Intro to Stone Cutting: Beginning the Lapidary Journey with Freeform Cabochons

Lapidary work has long been on my bucket list; I’ve been collecting and cracking open rocks since I was a little girl. The idea of being able to purposefully and cleanly slice into one, to see something inside that no one has ever seen before, is so exciting to me–and besides the unseen, the thought that I might uncover something spectacular in it, maybe some geode crystals or a gorgeous pattern, makes me almost giddy.

Alas, I have yet to set up lapidary tools and a work station so I can practice stone cutting, but I do intend to take a lapidary class soon. Meanwhile, I get ready by reading and studying the stone-cutting patterns and projects in Lapidary Journal Jewelry Artist magazine, like this beginner- to intermediate-level project from contributing editors Tom and Kay Benham.

The Turquoise Mystic: Cutting a Freeform Cabochon
By Tom & Kay Benham

Have you ever admired the rough, craggy beauty of a turquoise nugget that’s been ground and polished to expose its beautiful color, yet retained its natural texture? Our project will guide you along the pathway to this distinctive lapidary style.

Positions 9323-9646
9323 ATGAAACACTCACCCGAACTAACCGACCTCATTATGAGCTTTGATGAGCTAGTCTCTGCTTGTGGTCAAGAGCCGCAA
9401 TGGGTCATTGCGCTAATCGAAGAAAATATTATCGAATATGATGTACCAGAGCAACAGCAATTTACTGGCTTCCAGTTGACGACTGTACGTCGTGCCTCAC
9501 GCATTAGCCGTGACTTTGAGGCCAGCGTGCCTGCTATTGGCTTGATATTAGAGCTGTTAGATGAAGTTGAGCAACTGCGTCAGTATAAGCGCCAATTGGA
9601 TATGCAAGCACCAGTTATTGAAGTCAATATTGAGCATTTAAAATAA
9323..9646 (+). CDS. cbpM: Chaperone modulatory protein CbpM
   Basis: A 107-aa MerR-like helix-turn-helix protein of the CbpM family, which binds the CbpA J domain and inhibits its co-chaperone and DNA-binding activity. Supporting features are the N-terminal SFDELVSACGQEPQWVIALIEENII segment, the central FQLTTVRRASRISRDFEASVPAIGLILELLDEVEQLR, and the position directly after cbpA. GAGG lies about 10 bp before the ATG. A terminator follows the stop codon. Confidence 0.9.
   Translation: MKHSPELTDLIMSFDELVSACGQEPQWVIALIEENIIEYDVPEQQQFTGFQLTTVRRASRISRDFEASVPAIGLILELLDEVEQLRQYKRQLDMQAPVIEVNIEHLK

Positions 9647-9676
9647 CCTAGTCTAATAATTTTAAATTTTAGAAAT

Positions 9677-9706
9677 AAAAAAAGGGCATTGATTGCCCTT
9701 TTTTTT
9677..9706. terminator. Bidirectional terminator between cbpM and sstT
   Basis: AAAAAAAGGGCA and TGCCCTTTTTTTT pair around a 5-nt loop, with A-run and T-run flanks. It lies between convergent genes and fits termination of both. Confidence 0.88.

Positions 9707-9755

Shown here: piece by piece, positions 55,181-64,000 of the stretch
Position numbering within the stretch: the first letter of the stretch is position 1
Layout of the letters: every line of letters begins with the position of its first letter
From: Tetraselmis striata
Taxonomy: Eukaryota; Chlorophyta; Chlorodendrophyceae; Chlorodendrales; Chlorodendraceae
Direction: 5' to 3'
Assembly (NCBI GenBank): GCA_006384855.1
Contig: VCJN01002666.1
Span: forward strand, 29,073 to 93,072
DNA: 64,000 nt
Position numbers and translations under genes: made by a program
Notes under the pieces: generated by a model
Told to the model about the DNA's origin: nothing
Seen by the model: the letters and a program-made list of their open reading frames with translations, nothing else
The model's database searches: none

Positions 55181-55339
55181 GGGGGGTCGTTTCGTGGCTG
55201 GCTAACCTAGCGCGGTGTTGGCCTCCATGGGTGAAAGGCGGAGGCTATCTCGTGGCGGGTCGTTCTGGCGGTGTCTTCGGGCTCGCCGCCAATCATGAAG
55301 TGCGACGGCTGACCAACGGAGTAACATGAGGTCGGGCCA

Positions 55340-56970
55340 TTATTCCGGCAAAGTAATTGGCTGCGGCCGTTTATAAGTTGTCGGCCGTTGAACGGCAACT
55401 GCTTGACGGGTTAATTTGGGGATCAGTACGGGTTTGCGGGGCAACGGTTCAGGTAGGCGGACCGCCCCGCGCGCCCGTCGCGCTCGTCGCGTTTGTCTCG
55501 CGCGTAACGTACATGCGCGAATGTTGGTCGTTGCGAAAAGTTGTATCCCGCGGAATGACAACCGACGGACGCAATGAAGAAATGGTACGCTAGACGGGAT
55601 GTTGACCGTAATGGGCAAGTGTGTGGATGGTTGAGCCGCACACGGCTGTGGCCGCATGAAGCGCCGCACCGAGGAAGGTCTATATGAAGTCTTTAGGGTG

Naturally, the first step is to locate a suitable turquoise nugget. We chose one with a bubbly surface, sometimes referred to as seafoam. Once you’ve chosen your nugget you should become familiar with it, study it and determine how the stone wishes to express itself. The nugget will tell you which side is the front and which is the back. Once you open your mind, the true shape of the stone will be revealed.

Most of us have been taught to force a perfectly calibrated cabochon shape from our sawn slabs. However, with this turquoise nugget, we won’t force the shape. Instead, we’ll let our nugget tell us where to cut and polish in order to achieve a pleasing combination of natural roughness and turquoise color. If this is beginning to sound like a mystical experience, then you’re catching on. Working with turquoise is mystical-with the nugget communicating its true form to you. Working at the grinding machine, even I, an engineer by profession and a guy with both feet firmly planted on the ground by temperament, seem to lose all sense of time and become one with the stone!

Tools and Materials:

turquoise nugget
Genie Lapidary Grinding Machine or comparable grinding machine
complete set of diamond wheels: 80-, 220-, 280-, 600-, 1200-, and 14000-grit
leather polishing disc
flat lap machine
325-, 600-, 1200, and 3000-grit diamond laps
spray bottle of water
Holy Cow Polish polishing compound or compound of your choice

Steps:

1. Using the 220-grit wheel on your grinding machine, shape the outside edge, removing any protuberances that fall beyond a smooth, natural shape. Do not force it into a traditional cabochon shape-let the nugget guide you.